10 Facts About Cornflowers
Cornflowers are quite popular decorative plants, but they also grow in the wild. Many people like them for their looks and nice scent, although their smell isn’t really strong.
Hundreds of kinds
There are more than 730 species of cornflowers in the world. However, many of them are so similar that only a botanist can distinguish them. Most kinds of these plants grow only in the wild but some are cultivated in gardens only. By the way, the blue cornflower, also known as “the bachelor’s button”, is a symbol of Estonia since 1968.
In the name of the cornflower
Numerous toponyms are named after these flowers, mostly in Slavic countries. There are over 30 villages named “Cornflowers” (in local languages) in Russia, Belarus, and Ukraine. This plant was always well known and popular in that region.
Many people like cornflowers for their bright color. In the past, these flowers were used to make natural dyes from them. The paint obtained as a result of their processing was later used for dyeing fabrics.
Lots of colors
Most people think that all cornflowers are blue, cyan, or purple. In fact, there are plenty of these flowers in other colors, including white, red, and orange, although the most popular varieties of these plants are blue.
Cornflowers are weeds
Blue cornflowers are very widespread, they grow in many countries. Everywhere wherever the climate is suitable for them! They are beautiful, for sure, but they often grow in private gardens and cereal fields, so they are often called a weed. Btw, they grow even in the tundra.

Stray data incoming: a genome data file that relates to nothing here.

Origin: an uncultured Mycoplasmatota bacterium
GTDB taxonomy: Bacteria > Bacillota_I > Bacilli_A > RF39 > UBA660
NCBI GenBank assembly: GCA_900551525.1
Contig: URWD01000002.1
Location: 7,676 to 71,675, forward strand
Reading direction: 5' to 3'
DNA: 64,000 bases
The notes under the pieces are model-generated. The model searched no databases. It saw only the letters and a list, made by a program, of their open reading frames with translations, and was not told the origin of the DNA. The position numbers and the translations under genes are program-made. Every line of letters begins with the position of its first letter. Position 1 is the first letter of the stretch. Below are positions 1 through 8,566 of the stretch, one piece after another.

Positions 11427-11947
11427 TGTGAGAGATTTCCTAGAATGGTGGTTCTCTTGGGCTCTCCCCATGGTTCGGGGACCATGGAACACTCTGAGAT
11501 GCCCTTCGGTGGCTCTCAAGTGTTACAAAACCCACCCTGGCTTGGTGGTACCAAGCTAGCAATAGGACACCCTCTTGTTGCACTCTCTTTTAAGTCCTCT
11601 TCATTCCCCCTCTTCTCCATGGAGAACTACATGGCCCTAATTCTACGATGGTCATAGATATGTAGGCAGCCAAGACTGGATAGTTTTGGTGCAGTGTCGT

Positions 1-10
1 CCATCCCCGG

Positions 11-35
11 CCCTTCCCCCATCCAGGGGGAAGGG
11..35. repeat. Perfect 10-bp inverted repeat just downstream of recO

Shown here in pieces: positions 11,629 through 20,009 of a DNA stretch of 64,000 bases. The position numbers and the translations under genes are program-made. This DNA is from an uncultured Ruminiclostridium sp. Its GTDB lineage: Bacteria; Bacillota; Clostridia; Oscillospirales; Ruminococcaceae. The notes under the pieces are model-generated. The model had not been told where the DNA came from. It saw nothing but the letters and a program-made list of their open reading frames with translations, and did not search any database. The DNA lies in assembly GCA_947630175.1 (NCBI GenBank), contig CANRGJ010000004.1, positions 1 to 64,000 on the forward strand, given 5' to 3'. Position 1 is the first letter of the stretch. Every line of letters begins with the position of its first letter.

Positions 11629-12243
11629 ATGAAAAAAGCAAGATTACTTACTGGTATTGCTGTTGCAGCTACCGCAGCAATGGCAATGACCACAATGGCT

They have a kinda spicy smell, pleasant but not too strong. The dried petals of these plants smell even stronger than fresh ones. Thanks to the bright inflorescences and this smell, these flowers have been so popular since ancient times.
Named in the 18th century
The cornflower got its name only in the XVIII century when it was classified by the famous naturalist Carl Linnaeus. Before that, various other names were used, mostly based on the word word “centauri” (centaur). According to one ancient Greek legend, the mythological centaur treated his wounds with cornflower juice after the battle with Hercules.
Practical use of cornflowers
Cornflowers are used in the medical and cosmetic industries. They have diuretic properties and most people like their fragrance. They are also used in the traditional medicine of different peoples, but researchers don’t confirm that they have any useful properties other than diuretics.
Just a fun fact
Cornflower is an annual plant, reaching 16-35 inches in height, with gray-green branched stems. The leaves are 0.4-2.6 inches (~1-4 cm) long. The petals are most often intense blue, collected in inflorescences with a diameter of 0.8-1.2 inches (1.5–3 cm), with a ring of several large, spreading ray inflorescences surrounding the central group of disc inflorescences.
Some people think that cornflowers are toxic to eat, but they are not. Moreover, chefs use them to decorate cakes and salads sometimes. However, their petals aren’t yummy, so nobody eats them anyway.